The big difference though is when I finally snap out of it and stop playing them, with Destiny 2 I always end up regretting and feeling like I just wasted so much time, while with Guild Wars 2 I always just enjoy it and feel like I’ve had a good time.

    And now I kinda want to get back into ESO! 🙂

    • It’s really interesting how one game leaves you feeling fulfilled, while the other feels like a time sink. What do you think it is about Destiny 2 that elicits that response? I’ve only ever tried it once briefly myself so I don’t have very much experience with it!

      If you find yourself somehow picking up ESO again this week, I can only apologise… 😳

      • With Destiny 2 its most likely the constant FOMO and knowing that the thing you currently like can end up going away to the dark hole of the Destiny Content Vault.

        With games like Guild Wars 2 everything stays so youre never really missing out and can take things in your own pace.

        At this point Id recommend people stay away from Destiny 2 tbh. Most of the story isn’t available except for some cutscenes and such. Its become such a strange thing.

        How does ESO land with that stuff? Lots of seasonal things or?

        • There seems to be something going on most of the time in ESO. Some of it’s focused on PvP which isn’t really my cup of tea, but there are plenty of events which coincide with holidays usually on a monthly basis. The Witches Festival at Halloween is always fun especially if you’re playing with friends. And the conversations with NPCs and random occurrences can be quite funny too.

  2. I dunno if it qualifies as junk food, but I have been playing fighting games daily for the better part of 5 years now. Things is, I usually have to put them down after 60 to 90 minutes cause…they’re a little too intense for elongated play sessions.

    I guess Monster Hunter would be a more appropriate answer then haha.

    • I’ve seen how you play Monster Hunter and yes, I can see how that would be a junk food game for you. You seem to treat it as I treat ESO… although I’d say it definitely requires more skill, so you’ve got me there. 😆

  3. At one point in my life, my junk food game would easily have been something like Counterstrike, StarCraft, or Worms – particularly the online aspects of all three games. It was so easy to do “just one more match” as we endlessly fought for glory. I’d stay up til 2 or 3 in the morning and sometimes wake up early before school. It was not a healthy way of living but it connected my friends and me – and I had a blast! I don’t play like that anymore. It’s just been Tears of the Kingdom since it came out. Do I like it? I don’t know. Do I feel compelled to to play it when I can and 100% certain aspects of the game? Yep. This goes away next week when school starts, so I have to get it in while I can!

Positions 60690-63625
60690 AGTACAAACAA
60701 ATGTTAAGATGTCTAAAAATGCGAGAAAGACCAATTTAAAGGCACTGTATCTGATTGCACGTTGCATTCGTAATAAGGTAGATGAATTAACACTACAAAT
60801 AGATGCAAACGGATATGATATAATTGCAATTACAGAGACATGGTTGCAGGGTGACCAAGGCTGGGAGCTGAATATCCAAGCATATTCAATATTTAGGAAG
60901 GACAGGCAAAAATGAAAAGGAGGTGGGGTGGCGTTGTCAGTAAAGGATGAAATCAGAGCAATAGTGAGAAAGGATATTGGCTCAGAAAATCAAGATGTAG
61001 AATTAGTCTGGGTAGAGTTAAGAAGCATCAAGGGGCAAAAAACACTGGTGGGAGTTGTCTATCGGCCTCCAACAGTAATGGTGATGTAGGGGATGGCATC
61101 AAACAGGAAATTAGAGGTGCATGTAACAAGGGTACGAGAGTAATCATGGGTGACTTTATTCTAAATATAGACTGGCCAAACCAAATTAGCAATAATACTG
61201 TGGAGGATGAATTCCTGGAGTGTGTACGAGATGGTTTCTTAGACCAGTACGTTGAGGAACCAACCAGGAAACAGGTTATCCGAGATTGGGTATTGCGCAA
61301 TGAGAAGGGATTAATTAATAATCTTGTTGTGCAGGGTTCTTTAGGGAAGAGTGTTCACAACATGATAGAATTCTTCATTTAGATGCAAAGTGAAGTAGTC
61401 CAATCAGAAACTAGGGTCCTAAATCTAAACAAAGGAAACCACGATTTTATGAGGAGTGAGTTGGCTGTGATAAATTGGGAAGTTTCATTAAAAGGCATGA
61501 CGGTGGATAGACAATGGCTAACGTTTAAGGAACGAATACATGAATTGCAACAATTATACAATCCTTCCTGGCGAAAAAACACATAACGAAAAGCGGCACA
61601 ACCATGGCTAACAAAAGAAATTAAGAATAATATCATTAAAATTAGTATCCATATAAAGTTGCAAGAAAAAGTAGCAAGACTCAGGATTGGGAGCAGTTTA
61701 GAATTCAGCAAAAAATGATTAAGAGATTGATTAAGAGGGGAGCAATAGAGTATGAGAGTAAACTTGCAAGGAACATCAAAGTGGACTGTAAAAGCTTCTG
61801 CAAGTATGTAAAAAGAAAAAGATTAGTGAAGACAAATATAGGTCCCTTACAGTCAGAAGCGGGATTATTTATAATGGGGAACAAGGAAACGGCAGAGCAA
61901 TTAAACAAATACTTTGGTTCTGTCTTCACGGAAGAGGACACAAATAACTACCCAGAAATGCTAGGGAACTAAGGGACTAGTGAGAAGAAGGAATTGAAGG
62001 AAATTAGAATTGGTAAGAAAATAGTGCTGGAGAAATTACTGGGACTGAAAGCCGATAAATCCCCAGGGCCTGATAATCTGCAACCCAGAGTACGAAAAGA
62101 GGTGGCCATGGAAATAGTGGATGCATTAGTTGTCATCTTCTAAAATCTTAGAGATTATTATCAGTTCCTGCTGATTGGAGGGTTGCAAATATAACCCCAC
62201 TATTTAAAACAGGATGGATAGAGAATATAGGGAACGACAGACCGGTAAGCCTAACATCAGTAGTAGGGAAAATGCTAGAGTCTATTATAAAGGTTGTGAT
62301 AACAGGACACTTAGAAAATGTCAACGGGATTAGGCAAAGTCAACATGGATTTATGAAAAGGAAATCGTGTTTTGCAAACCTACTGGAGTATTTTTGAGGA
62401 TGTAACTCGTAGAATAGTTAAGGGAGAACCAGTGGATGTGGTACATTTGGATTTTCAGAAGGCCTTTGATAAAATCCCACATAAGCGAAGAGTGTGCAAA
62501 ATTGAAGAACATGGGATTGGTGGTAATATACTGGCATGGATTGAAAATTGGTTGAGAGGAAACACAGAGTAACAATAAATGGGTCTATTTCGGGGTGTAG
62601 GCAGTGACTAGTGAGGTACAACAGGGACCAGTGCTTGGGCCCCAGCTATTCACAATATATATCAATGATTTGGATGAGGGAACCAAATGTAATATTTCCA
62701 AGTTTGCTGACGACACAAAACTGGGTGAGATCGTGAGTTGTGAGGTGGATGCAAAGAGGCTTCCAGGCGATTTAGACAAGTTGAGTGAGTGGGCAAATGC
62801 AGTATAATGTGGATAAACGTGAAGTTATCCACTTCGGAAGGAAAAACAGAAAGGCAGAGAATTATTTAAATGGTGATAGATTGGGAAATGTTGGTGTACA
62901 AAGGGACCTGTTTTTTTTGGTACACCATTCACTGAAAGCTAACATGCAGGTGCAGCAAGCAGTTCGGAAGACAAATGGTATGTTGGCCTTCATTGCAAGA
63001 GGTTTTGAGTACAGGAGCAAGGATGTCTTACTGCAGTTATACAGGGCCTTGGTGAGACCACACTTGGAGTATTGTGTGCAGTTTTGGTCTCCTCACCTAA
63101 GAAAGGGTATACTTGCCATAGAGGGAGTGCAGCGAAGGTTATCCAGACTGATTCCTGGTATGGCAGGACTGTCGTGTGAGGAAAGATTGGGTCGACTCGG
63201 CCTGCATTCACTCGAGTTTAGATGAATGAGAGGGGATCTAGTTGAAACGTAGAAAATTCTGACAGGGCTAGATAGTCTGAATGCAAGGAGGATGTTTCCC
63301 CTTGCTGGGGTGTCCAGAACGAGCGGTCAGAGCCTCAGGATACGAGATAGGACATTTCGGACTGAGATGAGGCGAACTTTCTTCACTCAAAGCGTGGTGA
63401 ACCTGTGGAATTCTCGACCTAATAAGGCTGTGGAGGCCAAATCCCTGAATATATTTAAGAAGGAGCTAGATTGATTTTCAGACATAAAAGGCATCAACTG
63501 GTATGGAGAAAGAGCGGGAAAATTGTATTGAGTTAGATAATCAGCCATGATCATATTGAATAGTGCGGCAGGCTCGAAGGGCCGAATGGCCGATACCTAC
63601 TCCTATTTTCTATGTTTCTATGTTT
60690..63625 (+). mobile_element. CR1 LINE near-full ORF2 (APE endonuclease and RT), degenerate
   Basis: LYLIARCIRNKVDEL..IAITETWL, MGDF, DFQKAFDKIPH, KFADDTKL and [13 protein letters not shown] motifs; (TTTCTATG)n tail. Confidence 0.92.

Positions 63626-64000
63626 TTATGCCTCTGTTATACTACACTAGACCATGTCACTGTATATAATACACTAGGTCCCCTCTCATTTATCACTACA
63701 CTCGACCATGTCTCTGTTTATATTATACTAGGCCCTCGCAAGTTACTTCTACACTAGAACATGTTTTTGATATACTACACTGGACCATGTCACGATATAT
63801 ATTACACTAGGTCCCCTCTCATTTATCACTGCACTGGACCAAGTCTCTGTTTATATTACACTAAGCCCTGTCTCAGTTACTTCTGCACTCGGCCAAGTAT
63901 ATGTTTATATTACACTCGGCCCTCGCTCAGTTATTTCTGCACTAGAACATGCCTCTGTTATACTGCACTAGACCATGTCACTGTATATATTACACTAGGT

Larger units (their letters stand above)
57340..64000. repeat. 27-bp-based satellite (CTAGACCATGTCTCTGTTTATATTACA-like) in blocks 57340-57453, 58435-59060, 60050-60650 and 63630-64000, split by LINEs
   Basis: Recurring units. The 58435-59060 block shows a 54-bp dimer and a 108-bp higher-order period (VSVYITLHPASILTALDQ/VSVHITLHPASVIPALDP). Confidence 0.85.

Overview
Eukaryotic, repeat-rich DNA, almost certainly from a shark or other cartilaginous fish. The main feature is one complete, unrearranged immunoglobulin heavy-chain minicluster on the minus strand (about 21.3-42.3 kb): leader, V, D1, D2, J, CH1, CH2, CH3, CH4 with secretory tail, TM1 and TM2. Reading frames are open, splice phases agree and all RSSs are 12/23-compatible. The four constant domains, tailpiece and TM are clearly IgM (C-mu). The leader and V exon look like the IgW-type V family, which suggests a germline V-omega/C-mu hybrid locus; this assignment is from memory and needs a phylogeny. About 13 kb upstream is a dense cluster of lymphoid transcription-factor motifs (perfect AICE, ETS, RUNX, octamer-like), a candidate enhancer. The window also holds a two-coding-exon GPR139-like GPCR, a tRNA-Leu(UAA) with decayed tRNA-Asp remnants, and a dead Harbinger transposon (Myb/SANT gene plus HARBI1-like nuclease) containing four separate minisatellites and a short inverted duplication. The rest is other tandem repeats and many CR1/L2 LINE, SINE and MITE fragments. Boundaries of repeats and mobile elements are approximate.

• Ah, Worms… I remember friends from school going on about it constantly when we were kids. It wasn’t really my thing but I used to watch them play when we hung out in the evenings, so it still holds some memories for me!

      Hope you manage to finish Tears of the Kingdom as much as you’d like to before next week. I must confess that I haven’t played it (or Breath of the Wild), so I’m looking forward to hearing how you get on. 🙂

      • Worms is a riot. I mostly liked it for the silly voices.

        Do your gaming habits change, too, depending on the time of year based on your work? I play a little bit here and there once school kicks in. It’s no secret to my students that I like games. I have a Last Airbender calendar in my office, several comic book hero figurines, and a couple Mario Kart racers as well! I think they get some amusement from that 😂

        • My gaming habits definitely change in line with the academic calendar. I always seem to play more from about November to April, and longer games during this period. Then the number of hours decreases through the following months and I go for shorter games (or those like ESO where I can dip in and out), while we’re preparing for the new year and completing summer projects.

          I wish I had a cool teacher that that when I was at school! 😀

  4. My equivalent was FIFA for a long time, I could just plug into playing a long series of online matches and zone out, listening to music or podcasts. Then it got even more to it with Ultimate Team and there would be a stream of other little things to do and the excitement of new players and new kits (though I’d usually keep rocking the Tigres FC away kit:, and it was just the right level of enjoyable without needing too much effort. Then they added a mobile app for Ultimate Team and it started taking up my time even when I wasn’t at home, and I started feeling like I was being pushed into doing more and more of it, and even though I never actially spent money on its lootboxes it started feeling like it was taking too much from me and stopped being fun. Now I haven’t played a new FIFA for five years.

    • There’s that tipping point where playing a game turns into feeling more like work, right? I can see how the addition of a mobile app would move it past this. A junk-food game needs to have the element of there being no pressure, so it’s easy to choose to get sucked in when you have a spare hour.

  5. Yes, love this subject! For a long time this was GWENT for me, but I’ve finally started to drop off of that. It’s not “junk” in any way, but I could see Tears of the Kingdom becoming it for a while – so much to see and do in that game, and now I have finished the story, I just want to mess around and explore. 😀

    • Seems like the perfect junk-food game to me! No pressure to ‘do’ anything because it has been completed, but still plenty left to see by the sound of it.

  6. Mine is Good Pizza, Great Pizza (Kind of apt my junk game is based on making takeaway pizzas 😝). I don’t want to admit how many hours I’ve lost to virtual pizza making, but man does it help me unwind 🤣

    • I’ve never heard of this one… but I’m kind of scared to look, as I have a feeling I’m going to get sucked in! 😆